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Paulo da Silva is Portuguese, was raised in South Africa, lives in Germany, and is often found loitering near second-hand bookstores in the UK. He is a software developer by profession. You can say hi to him at authorpaulo.blogspot.com.

A statuesque woman steps into my dad's workshop. "I need a soul," she says.
Dad's face brightens up. "What kind? Lost? Astray? Depraved? We have them all."
"No. None of that. I want your son's soul."
Dad's expression doesn't change.
Ethereal fingers tickle my heart, curling like hooks. There is a tug--
The woman's lips bend into a grin. "Sturdy," she says. "Give it time. Life will loosen it."
My father started soulmongering when I was four. He said it was because of the recession--there was no work in Portugal.
He brought me into the business when I was eleven, told me I had to make my way because nothing comes free.
I asked him if what he was doing was morally right.
Dad socked me on the cheekbone and my head cracked against the wall. He said right and wrong have nothing to do with survival.
I'm fifteen, a year after the tall woman came by. Everaldo pulls out a cigarette, pops it in his mouth with ease. He extends the pack to me, offers me one. His sister Gabi sits next to him, seventeen and gorgeous, puffing like a dragon, throwing glances at me that have me trembling.
I grab a smoke.
"See?" Everaldo says to her. "I told you he liked you."
My job was to hunt the cobblestoned alleyways of Lisbon's downtown for stray souls. The first one I took was from a black-haired girl with a needle in her arm, barely in her twenties. Her body leaned against a chipped wall, eyes wide, mouth parted, lips golden from the sodium lamps. The sweet stink of recent death hung in the air.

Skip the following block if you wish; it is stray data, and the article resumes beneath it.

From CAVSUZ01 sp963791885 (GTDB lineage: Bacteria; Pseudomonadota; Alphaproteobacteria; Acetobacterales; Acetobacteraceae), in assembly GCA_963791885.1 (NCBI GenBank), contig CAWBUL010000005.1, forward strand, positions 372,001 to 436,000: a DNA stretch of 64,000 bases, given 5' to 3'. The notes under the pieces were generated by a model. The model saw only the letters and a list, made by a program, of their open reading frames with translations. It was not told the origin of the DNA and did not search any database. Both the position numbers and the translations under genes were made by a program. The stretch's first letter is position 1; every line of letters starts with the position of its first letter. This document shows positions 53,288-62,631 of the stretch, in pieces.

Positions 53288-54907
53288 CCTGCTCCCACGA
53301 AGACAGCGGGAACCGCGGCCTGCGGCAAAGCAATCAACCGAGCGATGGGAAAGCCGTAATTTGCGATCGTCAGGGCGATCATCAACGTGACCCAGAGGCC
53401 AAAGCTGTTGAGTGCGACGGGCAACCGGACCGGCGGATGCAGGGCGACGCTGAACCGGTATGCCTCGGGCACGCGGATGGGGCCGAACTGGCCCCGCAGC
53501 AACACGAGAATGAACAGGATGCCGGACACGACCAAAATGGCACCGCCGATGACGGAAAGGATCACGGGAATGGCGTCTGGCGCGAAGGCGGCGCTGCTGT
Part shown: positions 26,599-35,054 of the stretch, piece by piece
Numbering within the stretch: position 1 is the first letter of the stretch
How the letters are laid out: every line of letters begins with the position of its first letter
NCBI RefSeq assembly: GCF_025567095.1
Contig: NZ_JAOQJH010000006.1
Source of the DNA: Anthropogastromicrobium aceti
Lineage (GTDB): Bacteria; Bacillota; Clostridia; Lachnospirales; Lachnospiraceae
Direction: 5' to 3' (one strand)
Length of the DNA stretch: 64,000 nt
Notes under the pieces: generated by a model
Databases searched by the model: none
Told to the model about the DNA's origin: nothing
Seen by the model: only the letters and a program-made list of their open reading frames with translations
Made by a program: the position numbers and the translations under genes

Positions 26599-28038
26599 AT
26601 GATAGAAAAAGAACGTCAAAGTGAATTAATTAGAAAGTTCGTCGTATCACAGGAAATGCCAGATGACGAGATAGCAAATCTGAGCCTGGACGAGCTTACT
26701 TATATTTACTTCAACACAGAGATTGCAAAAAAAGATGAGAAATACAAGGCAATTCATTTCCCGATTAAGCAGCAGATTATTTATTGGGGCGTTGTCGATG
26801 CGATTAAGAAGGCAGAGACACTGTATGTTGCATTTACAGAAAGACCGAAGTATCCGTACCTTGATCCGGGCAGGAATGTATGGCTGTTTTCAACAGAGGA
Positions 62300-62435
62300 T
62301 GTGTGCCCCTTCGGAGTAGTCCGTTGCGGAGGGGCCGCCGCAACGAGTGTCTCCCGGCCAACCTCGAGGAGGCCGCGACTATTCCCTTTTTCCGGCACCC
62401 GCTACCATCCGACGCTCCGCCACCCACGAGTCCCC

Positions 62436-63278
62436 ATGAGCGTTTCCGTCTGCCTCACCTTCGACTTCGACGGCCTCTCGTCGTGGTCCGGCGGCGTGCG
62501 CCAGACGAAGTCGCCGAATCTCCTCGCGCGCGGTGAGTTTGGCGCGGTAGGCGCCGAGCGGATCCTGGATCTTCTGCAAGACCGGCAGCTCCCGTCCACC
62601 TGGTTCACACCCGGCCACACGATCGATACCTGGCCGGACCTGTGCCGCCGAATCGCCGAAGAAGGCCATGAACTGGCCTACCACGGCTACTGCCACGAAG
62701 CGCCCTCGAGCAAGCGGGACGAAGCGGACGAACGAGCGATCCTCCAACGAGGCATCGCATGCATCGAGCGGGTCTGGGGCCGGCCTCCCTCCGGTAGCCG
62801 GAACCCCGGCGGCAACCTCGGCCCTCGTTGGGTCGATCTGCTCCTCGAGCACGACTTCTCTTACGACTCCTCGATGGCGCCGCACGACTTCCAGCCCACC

"My name is--was--Adalia," her soul said.
"Hi Adalia. I'm Dario."
She jumped into the open vial in my hand. "My mother is a bruxa. A witch. It is better to be dead."
I hesitated before corking the vial. "Adalia... My... father... He--"
"I know," she interrupted. "He has a dark soul. But I want to come with you anyway, because your own soul feels warm."
"He will sell you. That's what he does."
"I've been sold by men since I was sixteen. Why should death be any different?"
I shook my head. "Wouldn't you prefer to go to heaven or hell, or to reincarnate--whatever souls do?"
"Heaven has no place for me. Hell is too hot. And I don't wish to live again."
Dad taught me a lesson in the form of a red slap that night. Dead souls were no good, he said. No market for them. What we needed was live souls, fresh, still attached. Those are what brought in the prime cash.
I'm fifteen-and-a-half. Gabi writhes her body under strobe lights. Everaldo gives me a Sagres. "I don't drink."
"Porra! Stop being such a pussy." He thrusts the beer against my chest.
Gabi licks her lips on the dance floor. Her black hair flicks around like snakes, turning red and green from the lights. A man approaches her, thrusts his tongue into her mouth. Her hand curls around his butt. She bites his tongue, looks at me. Smiles.